Sins of the Fathers > Sins > TOC > Assistance Coordinators: The Reality

What do survivors deserve?

How should they be treated?

How are they being treated?

You may think you know the answers to those questions.

But you're probably wrong.

Especially when it comes to the USCCB's promise of an Assistance Coordinator to help survivors recover from the abuse we experienced.

Assistance Coordinator

The Assistance Coordinator of the Archdiocese of St. Louis does nothing more than give survivors the name of a therapist of they don't already have one.

That's it.

That's what Sandra Price of the Archdiocese of St. Louis admitted to me during my March 26, 2019 meeting with Archbishop Robert Carlson and her, which I recorded and transcribed.

Just in case.

CO: I was never offered the services or told of the existence of an Assistance Coordinator. And this kinds into kind of our (Price and my) stuff. I don’t know what Hengen has told people, but…
SP: What is your understanding of what an Assistance Coordinator does?
CO: Well, that they are supposed to, you know, help set up, arrange for treatment and help pay for treatment.
SP: OK. So, typically, what Carol (Brescia) does… And you’ve talked to Carol… What Carol does is… Anybody in the diocese is free to call her. And what she does is link people to therapists if they do not have one. So that’s kind of her role for us. She’s not necessarily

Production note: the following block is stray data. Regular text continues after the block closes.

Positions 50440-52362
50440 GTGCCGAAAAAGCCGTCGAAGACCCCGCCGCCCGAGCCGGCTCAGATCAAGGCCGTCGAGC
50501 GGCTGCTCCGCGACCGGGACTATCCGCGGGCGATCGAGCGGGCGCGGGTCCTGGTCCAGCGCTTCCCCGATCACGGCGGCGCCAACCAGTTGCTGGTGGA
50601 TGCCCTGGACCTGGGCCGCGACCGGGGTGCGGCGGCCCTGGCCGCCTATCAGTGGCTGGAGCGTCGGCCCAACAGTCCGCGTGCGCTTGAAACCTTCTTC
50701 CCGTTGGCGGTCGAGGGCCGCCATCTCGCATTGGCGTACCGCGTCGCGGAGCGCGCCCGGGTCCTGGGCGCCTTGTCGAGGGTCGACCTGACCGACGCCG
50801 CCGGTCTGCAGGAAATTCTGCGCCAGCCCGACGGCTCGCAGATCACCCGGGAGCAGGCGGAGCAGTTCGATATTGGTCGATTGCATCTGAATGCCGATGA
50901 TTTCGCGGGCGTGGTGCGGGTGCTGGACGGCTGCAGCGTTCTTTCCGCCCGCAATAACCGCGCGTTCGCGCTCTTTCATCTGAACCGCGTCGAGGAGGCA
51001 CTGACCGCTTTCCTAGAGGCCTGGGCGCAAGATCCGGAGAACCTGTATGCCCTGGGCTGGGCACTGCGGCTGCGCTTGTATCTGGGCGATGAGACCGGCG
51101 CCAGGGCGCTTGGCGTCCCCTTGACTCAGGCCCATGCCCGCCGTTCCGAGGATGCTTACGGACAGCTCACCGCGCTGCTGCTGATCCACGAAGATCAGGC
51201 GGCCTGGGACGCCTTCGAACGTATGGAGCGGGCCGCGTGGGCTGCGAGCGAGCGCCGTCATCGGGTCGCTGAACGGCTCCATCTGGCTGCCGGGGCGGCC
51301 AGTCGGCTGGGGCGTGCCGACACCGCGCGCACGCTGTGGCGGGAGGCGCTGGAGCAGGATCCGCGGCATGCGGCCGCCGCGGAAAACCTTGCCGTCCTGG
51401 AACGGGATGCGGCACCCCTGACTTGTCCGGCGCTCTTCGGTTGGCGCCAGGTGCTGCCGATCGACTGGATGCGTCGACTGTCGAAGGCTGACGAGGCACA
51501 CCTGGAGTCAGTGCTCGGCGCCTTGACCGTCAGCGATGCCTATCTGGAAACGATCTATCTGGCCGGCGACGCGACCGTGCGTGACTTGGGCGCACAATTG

somebody who’s going to make the determination if the therapy would to be paid for. That all happens through the review board. So I can’t again comment on what happened up to this point but certainly you have…you can call Carol.

The problem is FINDING a psychologist isn't the hardest part of getting help. Rather, the hardest part of getting help is PAYING FOR THERAPY.

It's not cheap, usually running $100-125 per hour and requiring years of weekly appointments.

Yes, that can get expensive, but why should survivors be expected to bear that burden?

How is that just?